” I believe it was Steven who actually initiated hippie dress in San Francisco, before it was fashionable.”
San Francisco Artist
“We are just waking up to the new age and the ancient teachings. We can collect, cross-reference and compute these teachings into one ever-changing structure. Finding the forms to communicate our collections is the key.”
WHAT: SCREEN FROM BARCELONA FESTIVAL
WHEN: THURSDAY, JANUARY 19WHERE: Palau de la Virreina
SESSION 4 : QUEER SURREALISM (I)
Presentation by James Boaden
Screenings: Steven Arnold, The Liberation of Mannique Mecanique, (1967,15 min., mute)
+ Luminous Procuress (1971,74 min., V.O.S.)
Taking as a starting point Cahun’s relation to surrealism, this session explores, what could be called “queer Surrealism” in the films of Steven Arnold. Photographer and filmmaker, Arnold created, in the early 70’s, movies with wild, bizarre and psychedelic worlds, in which the actors blurred the gender boundaries. Protected and influenced by Salvador Dalí (who invited the actors of the film at the opening of his museum in Figueres), his works share with Cahun the use of masquerade and the subversion of gender identities using sharply surreal resources. At the same time, the figure of Arnold links surrealism with the work of renowned contemporary artists like Mike Kelley and Ryan Trecartin. Proposed and conducted by James Boaden, this session meticulously weaves multiple references, materials and time frames.
Steven’s film Messages, Messages, which won him an invitation to the Director’s Fortnight at Cannes Film Festival, has been included in the DIRTY LOOKS, NYC Roadshow, as part of the exhibition Female Trouble, which explores gender identity on film using examples spanning 5 decades.
SHOW DATES FOR DIRTY LOOKS’ FEMALE TROUBLE:
2/16/12 LOS ANGELES, CA: HUMAN RESOURCES GALLERY
2/21/12 PORTLAND, OR: PACIFIC NORTHWEST COLLEGE OF ART
2/23/12 PORTLAND, OR: GRAND DETOUR
This rarely seen set of photographs, influenced by Giuseppe Arcimboldo, was created for After Dark magazine April, 1979. After Dark was an entertainment magazine that covered theatre, cinema, stage plays, ballet, performance art, and various artists, including singers, actors, and dancers, among others.
Steven’s films The Liberation of Mannique Mechanique and Luminous Procuress are to be shown as a part of the ongoing Screen from Barcelona festival.
Below is a review of Luminous Procuress by film historian and critic Albert Johnson:
“The creation of a personal dream-world in cinematic terms seems to have been the aim of film maker Steven Arnold. Mr. Arnold studied at the Ecole des Beaux-Arts in Paris, and received an M.S. in Filmmaking from the San Francisco Art Institute in 1970. His short films have all been beautiful, visual experiments in color and mysterious settings where mythological creatures are given a celluloid life of their own.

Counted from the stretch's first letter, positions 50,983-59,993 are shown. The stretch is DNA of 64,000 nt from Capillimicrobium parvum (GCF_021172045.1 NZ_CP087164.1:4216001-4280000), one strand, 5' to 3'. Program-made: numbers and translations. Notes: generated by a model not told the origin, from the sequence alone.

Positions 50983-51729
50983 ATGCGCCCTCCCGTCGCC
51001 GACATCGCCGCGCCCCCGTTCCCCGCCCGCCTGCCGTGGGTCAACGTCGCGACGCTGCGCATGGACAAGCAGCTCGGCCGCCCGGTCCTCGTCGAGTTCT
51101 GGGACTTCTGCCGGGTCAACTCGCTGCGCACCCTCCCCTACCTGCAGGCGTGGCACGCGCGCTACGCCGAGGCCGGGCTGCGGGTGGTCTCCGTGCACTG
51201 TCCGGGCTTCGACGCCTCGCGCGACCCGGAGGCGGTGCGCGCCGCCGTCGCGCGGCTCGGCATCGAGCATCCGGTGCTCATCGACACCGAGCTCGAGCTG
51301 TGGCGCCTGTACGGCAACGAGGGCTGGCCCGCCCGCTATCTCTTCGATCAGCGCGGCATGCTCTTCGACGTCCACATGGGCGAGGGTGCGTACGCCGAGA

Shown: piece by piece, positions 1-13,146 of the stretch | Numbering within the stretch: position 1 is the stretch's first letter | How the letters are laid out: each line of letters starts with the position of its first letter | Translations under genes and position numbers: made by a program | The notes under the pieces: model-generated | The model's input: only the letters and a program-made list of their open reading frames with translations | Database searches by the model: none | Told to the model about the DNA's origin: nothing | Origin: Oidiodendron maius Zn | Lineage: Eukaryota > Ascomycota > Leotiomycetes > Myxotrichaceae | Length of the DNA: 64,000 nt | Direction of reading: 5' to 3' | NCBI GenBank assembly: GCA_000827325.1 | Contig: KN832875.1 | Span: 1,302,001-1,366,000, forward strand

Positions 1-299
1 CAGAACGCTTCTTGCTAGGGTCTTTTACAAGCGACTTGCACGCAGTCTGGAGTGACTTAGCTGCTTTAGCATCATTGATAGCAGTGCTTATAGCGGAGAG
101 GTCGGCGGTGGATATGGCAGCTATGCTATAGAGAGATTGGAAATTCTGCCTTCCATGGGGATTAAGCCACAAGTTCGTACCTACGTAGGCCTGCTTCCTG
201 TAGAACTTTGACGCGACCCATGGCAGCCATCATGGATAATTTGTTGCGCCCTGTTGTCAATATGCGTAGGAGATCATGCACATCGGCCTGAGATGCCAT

Mr. Arnold’s medium-length film, Messages, Messages, attracted a great deal of critical attention when it was shown during the New Directors section of the Cannes Film Festival, and it was linked by the French critics to the fanciful, cinema reveries of Cocteau or Fellini. If Steven Arnold admires the work of these filmmakers, his work does not imitate them, and his first feature, Luminous Procuress is an altogether extraordinary, individualistic phantasmagoria.
[Luminous Procuress] was filmed entirely in San Francisco over a two-year period, and describes the adventures of two wandering youths in San Francisco who visit the home of a mysterious woman, the Procuress. She is an elegant emblem of sorcery, her vivid features glowing under bizarre, striking maquillage, and one is not certain who she is or where she intends to lead the protagonists. Although the language she speaks is vaguely Russian, it appears that the Procuress has psychic powers. She discerns a sympathetic response to her on the part of the youths, and by magical means, conducts them through fantastic rooms, on a psychic journey. Through strange passageways, one voyages with the Procuress and her charges, glimpsing hidden nightmares and panoplied chambers of revelry, where celebrants, ornately festooned, dance and make love before unseen gods.
The youths are soon drawn into the sensuality of the Procuress’ spellbound kingdom, and one is reminded of the sorceress-neighbor to Guilietta in Fellini’s Juliet of the Spirits. Only here, in Arnold’s film, the spectator is a willing participant in some unspeakably attractive but menacing ecstasy. The sexes become androgynous and one remains entranced by the wonder of such a film as Luminous Procuress.”